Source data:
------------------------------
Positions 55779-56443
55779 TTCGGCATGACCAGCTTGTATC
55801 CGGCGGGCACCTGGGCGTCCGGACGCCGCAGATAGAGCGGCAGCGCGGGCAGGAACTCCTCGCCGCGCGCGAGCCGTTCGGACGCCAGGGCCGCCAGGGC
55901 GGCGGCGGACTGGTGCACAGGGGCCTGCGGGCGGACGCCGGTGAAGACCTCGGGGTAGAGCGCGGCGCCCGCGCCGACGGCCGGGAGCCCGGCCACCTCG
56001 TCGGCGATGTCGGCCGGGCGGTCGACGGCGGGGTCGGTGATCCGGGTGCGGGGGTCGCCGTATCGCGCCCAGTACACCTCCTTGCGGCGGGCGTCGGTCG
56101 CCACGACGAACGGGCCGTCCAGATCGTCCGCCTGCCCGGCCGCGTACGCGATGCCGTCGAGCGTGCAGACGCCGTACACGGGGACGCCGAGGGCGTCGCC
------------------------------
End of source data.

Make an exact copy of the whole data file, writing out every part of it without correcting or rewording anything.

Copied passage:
Positions 55779-56443
55779 TTCGGCATGACCAGCTTGTATC
55801 CGGCGGGCACCTGGGCGTCCGGACGCCGCAGATAGAGCGGCAGCGCGGGCAGGAACTCCTCGCCGCGCGCGAGCCGTTCGGACGCCAGGGCCGCCAGGGC
55901 GGCGGCGGACTGGTGCACAGGGGCCTGCGGGCGGACGCCGGTGAAGACCTCGGGGTAGAGCGCGGCGCCCGCGCCGACGGCCGGGAGCCCGGCCACCTCG
56001 TCGGCGATGTCGGCCGGGCGGTCGACGGCGGGGTCGGTGATCCGGGTGCGGGGGTCGCCGTATCGCGCCCAGTACACCTCCTTGCGGCGGGCGTCGGTCG
56101 CCACGACGAACGGGCCGTCCAGATCGTCCGCCTGCCCGGCCGCGTACGCGATGCCGTCGAGCGTGCAGACGCCGTACACGGGGACGCCGAGGGCGTCGCC